2:49 p.m., Sept. 3, 2010----Over 50 people representing seven institutions exchanged ideas on multiscale computing of cloud physics at a workshop held Aug. 16-17 at Clayton Hall.
The workshop, hosted by the University of Delaware with support from the National Science Foundation (NSF), brought together experts in cloud physics, turbulent multiphase flows, applied mathematics, computer engineering and computer science to discuss interdisciplinary research issues related to the cloud physics.
This effort comes as a result of a collaborative project between the University and the National Center for Atmospheric Research (NCAR) in Boulder, Colo. Funded through NSF's Accelerating Discovery in Science and Engineering through Petascale Simulations and Analysis (PetaApps) program, the project is developing tools and simulation models to couple large-eddy simulation of cloud dynamics and direct numerical simulation of cloud microphysics on upcoming petascale computers. This information can then be used to develop cloud physics parameterization for the next-generation weather and climate models.
“Clouds play an essential role in the weather, the hydrological cycle, and the earth's climate system,” says Lian-Ping Wang, a professor in the Department of Mechanical Engineering, with a joint appointment in the College of Earth, Ocean, and Environment, and principal investigator for the project. “We wanted to encourage dialogue among investigators within the project team and researchers from various disciplines to stimulate new ideas and approaches for multiscale problems.”
Invited speakers Raymond Shaw and Jeffrey Marshall spoke at the event. Shaw, a cloud physicist from Michigan Technological University, explained the nature of multiscale interactions and turbulent fluctuations in clouds from observational perspectives. Marshall, a professor at University of Vermont, discussed complex physical issues and a wide range of applications of adhesive particles in electric fields.
“This type of research would not be possible without the interaction between experts from a broad range of disciplines,” says Anette Karlsson, chair of the Department of Mechanical Engineering. “I am pleased we could host a workshop on such an innovative, multidisciplinary topic.”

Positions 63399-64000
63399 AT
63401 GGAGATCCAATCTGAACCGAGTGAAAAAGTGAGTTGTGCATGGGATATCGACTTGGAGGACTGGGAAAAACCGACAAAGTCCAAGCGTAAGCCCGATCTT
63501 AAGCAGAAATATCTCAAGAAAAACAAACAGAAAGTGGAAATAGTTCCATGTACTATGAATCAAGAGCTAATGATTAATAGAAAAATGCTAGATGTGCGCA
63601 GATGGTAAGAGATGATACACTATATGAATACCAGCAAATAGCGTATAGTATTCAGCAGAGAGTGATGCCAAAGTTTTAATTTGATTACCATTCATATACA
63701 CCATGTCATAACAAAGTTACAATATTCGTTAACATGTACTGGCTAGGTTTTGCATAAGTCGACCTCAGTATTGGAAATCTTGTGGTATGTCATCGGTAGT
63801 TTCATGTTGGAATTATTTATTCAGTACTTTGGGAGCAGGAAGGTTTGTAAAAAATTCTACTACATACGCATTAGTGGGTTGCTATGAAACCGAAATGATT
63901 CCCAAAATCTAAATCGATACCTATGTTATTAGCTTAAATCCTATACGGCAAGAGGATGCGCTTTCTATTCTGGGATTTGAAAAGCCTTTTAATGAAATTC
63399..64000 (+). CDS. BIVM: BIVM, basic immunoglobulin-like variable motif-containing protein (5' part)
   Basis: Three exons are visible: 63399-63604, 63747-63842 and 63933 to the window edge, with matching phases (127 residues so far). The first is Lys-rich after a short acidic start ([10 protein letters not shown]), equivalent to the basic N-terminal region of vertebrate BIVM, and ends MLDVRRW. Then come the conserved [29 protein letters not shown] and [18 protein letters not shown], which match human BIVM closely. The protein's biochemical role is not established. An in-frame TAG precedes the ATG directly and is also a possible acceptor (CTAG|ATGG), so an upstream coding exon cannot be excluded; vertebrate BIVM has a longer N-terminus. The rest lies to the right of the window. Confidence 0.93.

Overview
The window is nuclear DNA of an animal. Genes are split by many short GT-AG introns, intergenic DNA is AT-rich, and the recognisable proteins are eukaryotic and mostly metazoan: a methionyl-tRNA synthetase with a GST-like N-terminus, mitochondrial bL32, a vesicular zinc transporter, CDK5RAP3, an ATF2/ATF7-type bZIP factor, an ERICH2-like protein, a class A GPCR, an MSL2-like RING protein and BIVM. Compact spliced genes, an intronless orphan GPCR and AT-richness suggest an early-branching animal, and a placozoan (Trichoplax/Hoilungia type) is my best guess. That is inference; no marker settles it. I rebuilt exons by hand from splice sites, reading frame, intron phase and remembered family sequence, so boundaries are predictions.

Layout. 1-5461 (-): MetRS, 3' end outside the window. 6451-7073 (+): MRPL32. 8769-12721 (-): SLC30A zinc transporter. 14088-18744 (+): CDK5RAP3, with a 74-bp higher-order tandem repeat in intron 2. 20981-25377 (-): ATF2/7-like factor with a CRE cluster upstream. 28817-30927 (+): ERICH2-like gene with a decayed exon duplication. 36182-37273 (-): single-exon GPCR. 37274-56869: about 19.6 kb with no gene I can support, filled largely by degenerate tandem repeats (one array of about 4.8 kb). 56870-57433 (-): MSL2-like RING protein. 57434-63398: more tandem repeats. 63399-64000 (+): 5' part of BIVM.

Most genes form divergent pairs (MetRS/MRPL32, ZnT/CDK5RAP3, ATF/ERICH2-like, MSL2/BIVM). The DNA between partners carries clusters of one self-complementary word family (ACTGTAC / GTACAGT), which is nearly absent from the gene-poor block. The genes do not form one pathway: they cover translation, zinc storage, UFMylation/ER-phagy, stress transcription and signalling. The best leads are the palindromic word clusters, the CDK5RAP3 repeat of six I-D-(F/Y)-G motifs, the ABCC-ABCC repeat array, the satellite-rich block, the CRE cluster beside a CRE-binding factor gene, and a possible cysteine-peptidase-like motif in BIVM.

Scientific exchanges such as this are expected to continue as high-performance computing is now recognized as the third pillar, in addition to the traditional theoretical and experimental approaches, in supporting innovation and discovery in science and engineering.
“Since modeling the entire range of scales from sub-centimeter to global will never be possible, the development of novel theoretical and computational approaches is one way to move forward,” explains Wojciech W. Grabowski, principal investigator and senior scientist in the Mesoscale and Microscale Meteorology Division at NCAR. “Beyond theoretical challenges, there is also a significant technical challenge related to efficient computation using contemporary and future computer architectures.”
The workshop included oral and poster presentations by members of the project team, including three undergraduate Summer High-Performance Computing (HPC) Fellows supported by the project. In addition to Wang, University of Delaware speakers included Guang Gao, Distinguished Professor in the Department of Electrical and Computer Engineering; Xiaoming Li, assistant professor in the Department of Electrical and Computer Engineering; Louis Rossi, associate professor in the Department of Mathematical Sciences; and Chandra Kambhamettu, professor in the Department of Computer and Information Sciences. Workshop presentation files are available online.
For information on future workshops, contact Lian-Ping Wang at [firstname.lastname@example.org]. Graduate and undergraduate students interested in applying for 2011 HPC Summer Fellowships should contact Louis Rossi at [email@example.com].
Article by Karen B. Roberts